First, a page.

Court sentences Hotel Rwanda hero Paul Rusesabagina to 25 years in prison

The man who inspired the movie Rwanda Hotel was convicted of terrorism offenses on Monday and sentenced to 25 years in prison in a trial that human rights monitors and other critics of Rwanda’s repressive government have described as an act of retaliation.

Paul Rusesabagina, credited with saving ethnic Tutsis during the 1994 Rwandan genocide and recipient of the US Presidential Medal of Freedom, boycotted the announcement of the verdict after saying he did not expect justice is done in a trial he described as a “sham”.

Rusesabagina, a Texas resident and Belgian citizen, was convicted of nine counts, including forming an illegal armed group, membership in a terrorist group, financing a terrorist group, murder and ‘removal. He was charged along with 20 other people.

The circumstances surrounding Rusesabagina’s arrest last year, his limited access to an independent legal team and his worsening health condition have sparked international concern for the 67-year-old who left Rwanda in 1996.

Rusesabagina, who remains in detention, said his arrest was a response to his criticism of longtime Rwandan President Paul Kagame over allegations of human rights abuses. Kagame’s government has repeatedly denied targeting dissenting voices with arrests and extrajudicial executions.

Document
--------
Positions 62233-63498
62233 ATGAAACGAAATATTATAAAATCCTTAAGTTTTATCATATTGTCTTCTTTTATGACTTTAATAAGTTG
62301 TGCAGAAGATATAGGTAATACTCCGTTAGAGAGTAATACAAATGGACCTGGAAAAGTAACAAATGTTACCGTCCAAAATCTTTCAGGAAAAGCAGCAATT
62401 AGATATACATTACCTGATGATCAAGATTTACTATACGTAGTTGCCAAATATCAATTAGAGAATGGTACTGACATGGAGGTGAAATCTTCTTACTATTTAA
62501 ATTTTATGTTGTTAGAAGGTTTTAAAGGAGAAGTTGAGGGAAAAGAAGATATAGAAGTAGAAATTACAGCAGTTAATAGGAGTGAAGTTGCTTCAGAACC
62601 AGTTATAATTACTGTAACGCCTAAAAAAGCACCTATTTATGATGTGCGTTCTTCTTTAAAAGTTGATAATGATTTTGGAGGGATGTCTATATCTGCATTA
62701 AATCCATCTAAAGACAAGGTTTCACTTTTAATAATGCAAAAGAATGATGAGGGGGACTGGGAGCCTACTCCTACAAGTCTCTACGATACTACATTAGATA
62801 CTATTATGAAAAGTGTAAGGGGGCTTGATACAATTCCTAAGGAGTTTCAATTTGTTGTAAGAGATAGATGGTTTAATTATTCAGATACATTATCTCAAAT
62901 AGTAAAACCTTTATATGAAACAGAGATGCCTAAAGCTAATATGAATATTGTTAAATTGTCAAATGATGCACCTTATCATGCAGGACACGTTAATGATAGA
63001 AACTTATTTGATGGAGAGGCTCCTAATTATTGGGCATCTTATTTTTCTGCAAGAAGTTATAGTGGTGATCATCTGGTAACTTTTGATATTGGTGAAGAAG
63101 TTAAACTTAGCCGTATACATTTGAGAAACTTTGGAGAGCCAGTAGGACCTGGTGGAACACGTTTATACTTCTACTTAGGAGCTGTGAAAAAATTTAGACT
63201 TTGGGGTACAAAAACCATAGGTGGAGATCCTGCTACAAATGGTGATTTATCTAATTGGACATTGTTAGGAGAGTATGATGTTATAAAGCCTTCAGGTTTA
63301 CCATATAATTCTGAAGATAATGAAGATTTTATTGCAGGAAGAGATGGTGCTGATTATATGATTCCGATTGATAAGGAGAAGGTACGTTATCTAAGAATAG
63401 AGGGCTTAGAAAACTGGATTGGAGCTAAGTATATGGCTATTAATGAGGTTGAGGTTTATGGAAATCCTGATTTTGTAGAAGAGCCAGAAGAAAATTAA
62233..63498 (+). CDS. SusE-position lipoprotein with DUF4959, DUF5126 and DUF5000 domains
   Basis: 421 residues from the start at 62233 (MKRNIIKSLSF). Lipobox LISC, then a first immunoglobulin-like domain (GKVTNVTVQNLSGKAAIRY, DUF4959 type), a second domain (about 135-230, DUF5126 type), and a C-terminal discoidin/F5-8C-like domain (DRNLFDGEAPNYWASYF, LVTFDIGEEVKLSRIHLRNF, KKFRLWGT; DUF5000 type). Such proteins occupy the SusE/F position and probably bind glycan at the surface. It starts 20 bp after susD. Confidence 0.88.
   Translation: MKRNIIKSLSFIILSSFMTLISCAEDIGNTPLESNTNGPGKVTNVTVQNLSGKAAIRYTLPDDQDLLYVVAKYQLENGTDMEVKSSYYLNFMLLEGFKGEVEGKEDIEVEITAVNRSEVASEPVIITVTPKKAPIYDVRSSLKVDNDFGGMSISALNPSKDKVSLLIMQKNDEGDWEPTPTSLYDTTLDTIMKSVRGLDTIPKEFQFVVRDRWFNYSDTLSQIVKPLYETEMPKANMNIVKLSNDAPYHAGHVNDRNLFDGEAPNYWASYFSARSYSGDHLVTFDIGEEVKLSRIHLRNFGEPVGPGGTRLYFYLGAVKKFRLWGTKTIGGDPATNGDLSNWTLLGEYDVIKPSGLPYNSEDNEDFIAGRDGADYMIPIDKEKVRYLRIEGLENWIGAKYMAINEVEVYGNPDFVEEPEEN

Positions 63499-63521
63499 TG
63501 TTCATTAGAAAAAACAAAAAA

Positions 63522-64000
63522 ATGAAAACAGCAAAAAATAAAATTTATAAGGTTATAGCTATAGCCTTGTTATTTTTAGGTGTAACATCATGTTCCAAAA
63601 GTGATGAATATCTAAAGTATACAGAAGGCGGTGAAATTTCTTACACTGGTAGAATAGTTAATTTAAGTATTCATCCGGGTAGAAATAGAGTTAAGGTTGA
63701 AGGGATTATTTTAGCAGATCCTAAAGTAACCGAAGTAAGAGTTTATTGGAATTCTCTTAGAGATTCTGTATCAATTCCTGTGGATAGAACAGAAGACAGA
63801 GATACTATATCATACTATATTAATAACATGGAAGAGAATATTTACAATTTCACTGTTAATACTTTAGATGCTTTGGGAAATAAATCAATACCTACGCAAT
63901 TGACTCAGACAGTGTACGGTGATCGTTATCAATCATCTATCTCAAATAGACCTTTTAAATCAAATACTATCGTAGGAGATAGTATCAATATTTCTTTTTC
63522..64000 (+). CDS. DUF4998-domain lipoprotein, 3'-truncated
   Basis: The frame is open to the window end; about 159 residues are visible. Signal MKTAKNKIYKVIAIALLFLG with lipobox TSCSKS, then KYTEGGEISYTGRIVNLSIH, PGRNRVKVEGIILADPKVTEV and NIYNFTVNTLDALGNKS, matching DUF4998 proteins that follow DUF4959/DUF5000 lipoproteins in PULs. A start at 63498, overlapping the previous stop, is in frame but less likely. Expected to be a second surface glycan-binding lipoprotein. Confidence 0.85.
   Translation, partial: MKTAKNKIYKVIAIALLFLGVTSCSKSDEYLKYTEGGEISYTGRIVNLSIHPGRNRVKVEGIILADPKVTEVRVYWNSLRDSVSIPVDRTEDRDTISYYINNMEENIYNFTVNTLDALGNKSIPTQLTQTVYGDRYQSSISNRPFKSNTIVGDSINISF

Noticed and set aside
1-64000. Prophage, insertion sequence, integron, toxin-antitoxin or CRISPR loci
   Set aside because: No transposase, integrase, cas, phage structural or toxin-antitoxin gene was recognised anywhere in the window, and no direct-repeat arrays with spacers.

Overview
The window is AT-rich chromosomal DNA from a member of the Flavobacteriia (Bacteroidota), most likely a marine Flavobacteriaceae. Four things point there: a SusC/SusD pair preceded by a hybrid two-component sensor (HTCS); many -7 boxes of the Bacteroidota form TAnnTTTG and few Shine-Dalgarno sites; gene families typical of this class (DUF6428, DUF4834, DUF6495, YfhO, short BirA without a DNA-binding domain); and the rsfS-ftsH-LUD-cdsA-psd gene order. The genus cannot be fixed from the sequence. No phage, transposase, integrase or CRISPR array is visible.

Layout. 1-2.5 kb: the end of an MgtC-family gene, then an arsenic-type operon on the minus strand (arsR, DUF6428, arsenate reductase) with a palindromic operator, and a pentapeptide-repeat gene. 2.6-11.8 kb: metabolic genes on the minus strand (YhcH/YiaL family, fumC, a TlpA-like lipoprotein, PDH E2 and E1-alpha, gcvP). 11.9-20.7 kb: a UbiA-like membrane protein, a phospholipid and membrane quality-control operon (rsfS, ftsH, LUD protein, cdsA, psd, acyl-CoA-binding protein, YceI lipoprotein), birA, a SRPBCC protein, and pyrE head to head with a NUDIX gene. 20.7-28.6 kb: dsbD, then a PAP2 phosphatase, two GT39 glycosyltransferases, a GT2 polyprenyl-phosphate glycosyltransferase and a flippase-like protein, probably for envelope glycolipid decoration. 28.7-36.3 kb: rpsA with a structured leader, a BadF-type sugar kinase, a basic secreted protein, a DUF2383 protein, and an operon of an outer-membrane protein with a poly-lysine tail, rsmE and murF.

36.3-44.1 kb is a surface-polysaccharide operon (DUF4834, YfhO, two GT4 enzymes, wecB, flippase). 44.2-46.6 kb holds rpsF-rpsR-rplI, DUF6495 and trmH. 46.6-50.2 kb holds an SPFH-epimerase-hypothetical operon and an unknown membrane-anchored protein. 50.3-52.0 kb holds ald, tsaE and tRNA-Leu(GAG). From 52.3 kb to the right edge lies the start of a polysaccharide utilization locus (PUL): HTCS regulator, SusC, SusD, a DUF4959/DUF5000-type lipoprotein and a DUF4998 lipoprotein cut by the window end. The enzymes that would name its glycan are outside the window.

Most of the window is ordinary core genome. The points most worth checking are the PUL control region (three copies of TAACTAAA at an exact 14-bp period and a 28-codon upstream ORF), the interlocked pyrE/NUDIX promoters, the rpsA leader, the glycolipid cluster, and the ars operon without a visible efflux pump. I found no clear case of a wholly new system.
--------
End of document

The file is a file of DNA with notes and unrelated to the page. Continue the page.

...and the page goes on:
Try a ‘charade’, family says

Monday’s decision in Kigali comes more than a year after Rusesabagina disappeared during a visit to Dubai, United Arab Emirates, and appeared days later in Rwanda in handcuffs, accused of supporting the armed wing of his platform. – political opposition form, the Rwandan Movement for Democratic Change. The group had claimed responsibility for part of the 2018 and 2019 attacks in the south of the country in which nine Rwandans were killed.

“We knew from the day he was kidnapped that the verdict would be ‘guilty’ on some or all of the false charges. We are glad the trial charade is over,” Rusesabagina’s family said in a statement.

In the early 1990s, Rusesabagina was credited with saving more than 1,000 people by hosting them in the hotel he ran during the genocide in Rwanda, in which more than 800,000 Tutsi and Hutu who tried to save them protect were killed.

Rwanda said Rusesabagina would receive a fair trial.

A member of his legal team, Kate Gibson, said that “the one thing that has been surprising watching this horror spectacle unfold over the past year has been the brazenness and openness with which the authorities Rwandan women were willing to systematically violate every right to a fair trial to which Paul was entitled.”

The legal team denounces the “impudence” of the regime

Throughout, Rusesabagina has maintained his innocence and his family claim he was abducted and taken to Rwanda against his will. The court ruled that he was not kidnapped, but was tricked into boarding a charter flight. The Rwandan government said it was traveling to Burundi to coordinate with armed groups based there and in Congo.

Rusesabagina said he was gagged and tortured before being imprisoned, but Rwandan authorities have denied this. His lawyer, Felix Rudakemwa, claimed that Rusesabagina’s legal papers had been confiscated by prison authorities. His family feared that he would die of poor health behind bars.

Geoffrey Robertson, watchdog for the Clooney Foundation for Justice, said: “This was a show trial rather than a fair judicial inquiry.”

The Trump administration has never commented on the case, but earlier this year US President Joe Biden’s State Department called for a fair and transparent judicial process.

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